Power Analysis

“Video as a medium and tool is intrinsically prone to be voyeuristic. In the human rights arena communities have witnessed many photographers, film-makers, journalists scooping down on disasters and pathos and flying away without a trace. Video Volunteers believes in empowering communities. Our method and approaches therefore cannot be disempowering [and] our approach should be to hold ourselves accountable to the communities. So, committing to create positive change/impact comes from that desire to be respectful and accountable to the communities we work with.” – Stalin K. of Video Volunteers

Analyse Power Dynamics

determines who gets what, when, where and how. Power is also the ability to decide who gets what, when, where and how. When you are making a Video for Change it’s important to be aware of how power is influencing both the issues and the people you are working with.

As the above definition makes clear, power influences everything: our ability to make decisions about our lives; our ability to change situations; the resources we have access to; and what we are taught, know and think. Since Video for Change is about supporting positive social change, it’s important that the video-making process seeks to identify and understand how power effects the issue you are working on, and how it effects the people you’re working with. This way participants and video-makers can better assess how power influences your Video for Change initiative and how it might be managed or challenged. 

Depending on the context, an imbalance in power relations between actors, groups, communities, institutions and/or organisations may cause friction or conflict. If this power imbalance and its cultural and political context is not properly analysed and considered, it’s possible your initiative will generate more friction, or even conflict.

There are different types of power and the influence of power can be both positive and negative. Below is an overview:

Table 1: Different Expressions of Power[1] 

Type of power   How is it enacted and how can we address it in Video for Change?
Power to: an individual’s ability to act.

This is about supporting the belief that every individual has some power to change a given situation.

In Video for Change this can be enacted by taking active steps to listen to and include diverse voices and to support the meaningful participation of particular communities or groups.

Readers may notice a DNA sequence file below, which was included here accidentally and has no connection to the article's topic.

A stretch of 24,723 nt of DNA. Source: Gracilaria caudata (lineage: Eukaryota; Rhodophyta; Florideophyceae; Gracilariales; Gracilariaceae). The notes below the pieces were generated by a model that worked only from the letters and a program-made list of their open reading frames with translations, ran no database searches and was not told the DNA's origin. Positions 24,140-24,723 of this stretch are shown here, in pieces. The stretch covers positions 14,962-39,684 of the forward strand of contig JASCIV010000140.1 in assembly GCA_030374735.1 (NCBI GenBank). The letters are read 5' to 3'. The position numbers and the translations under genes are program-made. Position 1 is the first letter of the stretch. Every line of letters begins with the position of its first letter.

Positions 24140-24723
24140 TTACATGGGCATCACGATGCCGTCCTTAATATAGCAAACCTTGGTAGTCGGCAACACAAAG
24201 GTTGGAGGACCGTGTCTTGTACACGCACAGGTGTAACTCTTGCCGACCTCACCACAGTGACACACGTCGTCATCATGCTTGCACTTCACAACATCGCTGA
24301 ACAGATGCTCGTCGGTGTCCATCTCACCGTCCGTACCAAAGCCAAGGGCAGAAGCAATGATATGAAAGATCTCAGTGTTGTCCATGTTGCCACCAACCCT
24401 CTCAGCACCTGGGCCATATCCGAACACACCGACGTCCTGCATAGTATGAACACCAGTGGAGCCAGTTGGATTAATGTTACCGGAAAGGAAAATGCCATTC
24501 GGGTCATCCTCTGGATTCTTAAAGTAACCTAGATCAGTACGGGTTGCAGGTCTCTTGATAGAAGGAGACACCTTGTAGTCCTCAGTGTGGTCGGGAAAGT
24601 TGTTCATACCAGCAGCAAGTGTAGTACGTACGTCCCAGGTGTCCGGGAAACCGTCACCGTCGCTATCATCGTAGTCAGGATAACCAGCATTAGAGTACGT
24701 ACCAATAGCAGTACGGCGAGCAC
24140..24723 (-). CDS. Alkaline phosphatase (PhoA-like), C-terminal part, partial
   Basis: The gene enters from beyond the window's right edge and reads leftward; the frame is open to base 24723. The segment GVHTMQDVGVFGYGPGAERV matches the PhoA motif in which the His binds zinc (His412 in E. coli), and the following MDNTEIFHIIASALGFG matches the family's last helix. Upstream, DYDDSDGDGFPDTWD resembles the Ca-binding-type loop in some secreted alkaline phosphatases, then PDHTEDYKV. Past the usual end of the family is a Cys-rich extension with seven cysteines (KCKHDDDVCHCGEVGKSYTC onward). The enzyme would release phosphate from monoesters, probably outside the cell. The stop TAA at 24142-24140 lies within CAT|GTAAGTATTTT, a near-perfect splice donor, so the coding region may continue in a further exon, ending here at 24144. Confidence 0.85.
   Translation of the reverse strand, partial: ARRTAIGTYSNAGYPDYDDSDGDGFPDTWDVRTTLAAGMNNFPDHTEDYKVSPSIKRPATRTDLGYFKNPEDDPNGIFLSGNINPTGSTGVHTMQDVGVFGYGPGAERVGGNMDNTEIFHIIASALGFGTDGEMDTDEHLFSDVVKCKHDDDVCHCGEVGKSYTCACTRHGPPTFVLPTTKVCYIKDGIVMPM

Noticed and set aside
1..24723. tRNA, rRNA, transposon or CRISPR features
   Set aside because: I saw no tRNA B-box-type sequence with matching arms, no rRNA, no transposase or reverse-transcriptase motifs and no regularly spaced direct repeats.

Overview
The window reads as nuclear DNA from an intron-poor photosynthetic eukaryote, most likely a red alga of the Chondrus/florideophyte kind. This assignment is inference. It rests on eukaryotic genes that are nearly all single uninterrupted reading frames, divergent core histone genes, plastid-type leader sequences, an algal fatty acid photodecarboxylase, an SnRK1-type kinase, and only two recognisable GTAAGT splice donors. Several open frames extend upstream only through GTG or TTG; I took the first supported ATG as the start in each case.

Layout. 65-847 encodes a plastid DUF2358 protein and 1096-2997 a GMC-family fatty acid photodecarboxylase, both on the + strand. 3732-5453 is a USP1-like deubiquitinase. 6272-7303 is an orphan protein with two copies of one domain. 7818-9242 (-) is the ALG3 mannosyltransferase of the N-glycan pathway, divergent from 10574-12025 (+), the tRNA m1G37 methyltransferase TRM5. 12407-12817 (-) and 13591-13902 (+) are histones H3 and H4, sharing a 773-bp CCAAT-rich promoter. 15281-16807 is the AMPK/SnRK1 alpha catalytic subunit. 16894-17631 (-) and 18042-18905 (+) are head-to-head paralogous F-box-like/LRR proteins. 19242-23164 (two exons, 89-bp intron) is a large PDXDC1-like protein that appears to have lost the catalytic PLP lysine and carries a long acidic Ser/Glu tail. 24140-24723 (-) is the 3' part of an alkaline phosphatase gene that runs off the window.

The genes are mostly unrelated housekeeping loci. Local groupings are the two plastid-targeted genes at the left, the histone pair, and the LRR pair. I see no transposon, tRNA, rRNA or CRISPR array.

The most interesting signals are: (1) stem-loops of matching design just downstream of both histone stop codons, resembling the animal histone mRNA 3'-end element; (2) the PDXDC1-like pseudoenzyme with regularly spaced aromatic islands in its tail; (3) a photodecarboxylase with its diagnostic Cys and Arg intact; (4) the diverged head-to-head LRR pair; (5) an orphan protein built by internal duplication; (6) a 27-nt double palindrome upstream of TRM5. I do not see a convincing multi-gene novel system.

Power with: the ability to act together.

This is about collective action or agency: joining together with others, building shared understandings, planning and taking collective action.

In Video for Change this can be supported by building and strengthening alliances and relationships and by creating movement building.

Power within: an individual or collective belief in self-worth and the ability to act.

This is about the sense of confidence, dignity and self-esteem that comes when we gain awareness of our situation and realise our capacity to analyse and change it.

In Video for Change this can be enabled by supporting respectful and meaningful interactions with specific participants and communities.

Power over: control or domination of another.

This is about the domination or control of one person, group or institution over another.

In Video for Change this can be addressed by challenging unjust power structures and by amplifying marginalised and excluded voices and perspectives.

Different Dimensions of Power  

Power can be active in different places: 

  • Intimate (experienced as feelings of self-worth, dignity and confidence) 
  • Private (operating among family, friends, close relationships) 
  • Public (operating in interactions at the local, national or international level). 

Different spaces of power can exist at the same time: for example, a person may have power and influence to make decisions in his/her work place, but not in their own household, or vice versa. In addition this power can be visible, hidden or invisible. If you want to know more read this section on Spaces of Power

Power analysis can be used to identify: 

  1. Who is directly and indirectly affected by the issue you are trying to address. This can help you to make decisions about who should be involved in your initiative. 
  2. The characteristics of power (intimate, private, public, visible, hidden, invisible) and the nature of the power imbalance. 
  3. The spaces where different power is enacted (in the home, online, in the street). Identifying these places of power can provide opportunities for social change. 
  4. Those with the most power to change the situation. This analysis will enable you to develop a strategic theory of change that outlines how your endeavor will make change. 
  5. Allies and actors that you might collaborate with. This may include people already working on the same or related issues and it may include people not yet active on this issue but who could become active through your initiative. 

Additional resources and links that will help you better understand how to deal with power within your initiative can be found here.


[1] The four types different types of power are identified by Lisa Veneklasen and Valerie Miller in A New Weave of Power, People and Politics: The action guide for advocacy and citizen participation, 2002. This section draws largely from the description of this work provided at the participatory methods website. More detail on Expressions of Power can also be found here.